While we do love our fair city of Pittsburgh, we also love the fact that it’s just a short drive away from a lot of cool things that aren’t *quite* Pittsburgh. One of those things is the little town of Newell, WV, which is home to the final remaining large-scale pottery factory in the entire country, the Homer Laughlin China Company (better known to most as the makers of Fiestaware).
I first fell in love with Fiestaware back in 2011 during one of our theme drinking nights in which we also watched 2 Rick Sebak documentaries. (Rick Sebak, for you non-Yinzers, is the voice of Pittsburgh and does all the fabulous local programs we love to watch over and over.) The Fiestaware factory was featured in the documentary Things That Are Still Here (a follow-up to the nostalgia-inducing programs Stuff That’s Gone and Things that Aren’t There Anymore).
I’d never paid much attention to Fiestaware prior to watching that program, but once we learned about it, I started seeing it everywhere. It’s recognizable largely for its ultra-bright colors, but also for some of the line’s signature shapes, particularly in the mugs and pitchers.
The factory is Newell’s claim to fame. There’s also an outlet store, and it’s home to the famous tent sales (which is actually what the Rick Sebak documentary focused on: people who get to WV at 4am to get in line for soon-to-be-discontinued lines of Fiestaware).
So, some pretty cool stuff being made down in WV, and what’s even better? Tours of the factory are free!! You just have to schedule them ahead of time (2 tours daily, Monday through Friday, at 10:30am or 12:30pm) by calling.
The factory is about an hour’s drive from Pittsburgh. While you can tour year-round, they did mention that some tours are canceled in the summer due to extreme heat. I recommend going in the colder weather if you can, because I can’t imagine how hot that place must get in the summer! The tour takes about an hour and involves a decent amount of walking so you can see the whole factory.
There are no photos allowed on the tour (because you’re touring a functioning factory, makes sense), but you are permitted to take pictures in the museum at the end of the tour, as well as in the shop, so those are the photos we’ll be displaying in the rest of the post.
Fiestaware is part of the larger company, the Homer Laughlin China Co. They do a number of different lines (which you can view online at their catalog), but Fiesta is definitely the most famous, and it’s one of the most collected china sets in the entire world.
The tour takes you through all of the steps of the ware-making process. You get to see the giant kilns being used, the robotic technology that’s employed to move the ware along through its journey from clay to ware, and the automated machinery that creates the base of many of the products.
But what was most fascinating to me was seeing the hands-on nature of Fiestaware. Each piece truly has handcrafting as part of its journey. People do quality control, affix handles, hand-paint plates, apply silk-screen to mugs, and finish rough edges, to name just a few tasks. There are about 1000 employees at the factory and the majority of them are union workers from the glass, molders, & pottery union.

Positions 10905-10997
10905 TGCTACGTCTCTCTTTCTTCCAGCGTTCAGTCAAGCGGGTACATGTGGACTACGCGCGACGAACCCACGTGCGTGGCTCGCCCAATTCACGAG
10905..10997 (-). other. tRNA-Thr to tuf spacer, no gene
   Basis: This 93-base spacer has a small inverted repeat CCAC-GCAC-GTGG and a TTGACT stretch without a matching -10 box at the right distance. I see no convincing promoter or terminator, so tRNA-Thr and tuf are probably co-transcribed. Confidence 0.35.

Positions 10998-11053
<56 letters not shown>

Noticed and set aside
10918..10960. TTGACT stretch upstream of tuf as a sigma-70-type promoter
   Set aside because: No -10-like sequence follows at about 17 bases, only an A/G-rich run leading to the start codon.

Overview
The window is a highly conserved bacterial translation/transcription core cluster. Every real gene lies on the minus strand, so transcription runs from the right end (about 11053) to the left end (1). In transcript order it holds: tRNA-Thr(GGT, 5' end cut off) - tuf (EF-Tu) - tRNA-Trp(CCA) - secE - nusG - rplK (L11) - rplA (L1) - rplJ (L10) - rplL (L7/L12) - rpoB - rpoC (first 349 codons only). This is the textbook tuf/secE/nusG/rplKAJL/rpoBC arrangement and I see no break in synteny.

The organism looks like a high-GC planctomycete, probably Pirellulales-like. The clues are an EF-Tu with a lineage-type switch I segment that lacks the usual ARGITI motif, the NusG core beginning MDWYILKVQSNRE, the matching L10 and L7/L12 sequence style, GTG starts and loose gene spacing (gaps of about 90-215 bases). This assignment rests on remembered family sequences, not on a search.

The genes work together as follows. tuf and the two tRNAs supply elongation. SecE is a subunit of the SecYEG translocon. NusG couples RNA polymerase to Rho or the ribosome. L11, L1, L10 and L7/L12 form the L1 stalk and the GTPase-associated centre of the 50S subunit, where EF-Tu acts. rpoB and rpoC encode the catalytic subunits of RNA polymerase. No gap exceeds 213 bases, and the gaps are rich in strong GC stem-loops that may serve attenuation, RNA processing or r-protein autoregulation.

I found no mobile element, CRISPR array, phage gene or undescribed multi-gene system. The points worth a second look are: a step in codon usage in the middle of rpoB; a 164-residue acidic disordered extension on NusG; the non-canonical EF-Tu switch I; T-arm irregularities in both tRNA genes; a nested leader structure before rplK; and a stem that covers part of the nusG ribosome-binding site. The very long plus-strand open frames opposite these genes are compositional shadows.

And apparently, it’s a pretty great company to work for. Many of the workers we met on the tour had been there for decades, and they were all super nice about answering questions and explaining each step of the ware-making process.
In addition to making their general ware that is sold at retail stores, HLCC does a ton of custom orders for restaurants, hotels, universities, the military, and political organizations. Many of these custom items are on display in their museum, like these plates that were made for hotels in Las Vegas.
Their most coveted discontinued lines are on display in this glass case in the museum. The lilac plates on the bottom right are the most rare collectors’ items, and some pieces have sold on eBay for as much as $1000. However, our tour guide Sheila explained that people often don’t know the value in certain types of ware, and you can find rare pieces for dirt cheap at flea markets and yard sales sometimes. (So there’s your tip, if you’re looking to play the Antiques Road Show home edition!)
I was on the hunt for a particular style of plate, inspired by my favorite Pittsburgh wine bar, the Allegheny Wine Mixer, which uses Fiestaware dishes as their bread plates.
And lucky me – they had one last set of this style of dish in stock!! (In a color that’s being discontinued no less, so I feel kind of like a Fiestaware collector now.) I also had to get a set of these super cute heart-shaped bowls so that I can serve up some aesthetically-pleasing Valentine’s Day treats.
If I was a fan of Fiestaware before the factory tour, I’m even more so one now. I loved the way they keep production local, and I loved the way that there’s always an actual person doing the final checks (and often much more) on the ware. And I also loved how unique everything is – I could look through their custom designs all day! If you’re looking for a fun (and free!) way to spend a morning, we highly recommend taking the trip down to Newell to tour the factory. Maybe next year we’ll make it to one of the tent sales and report back on that as well!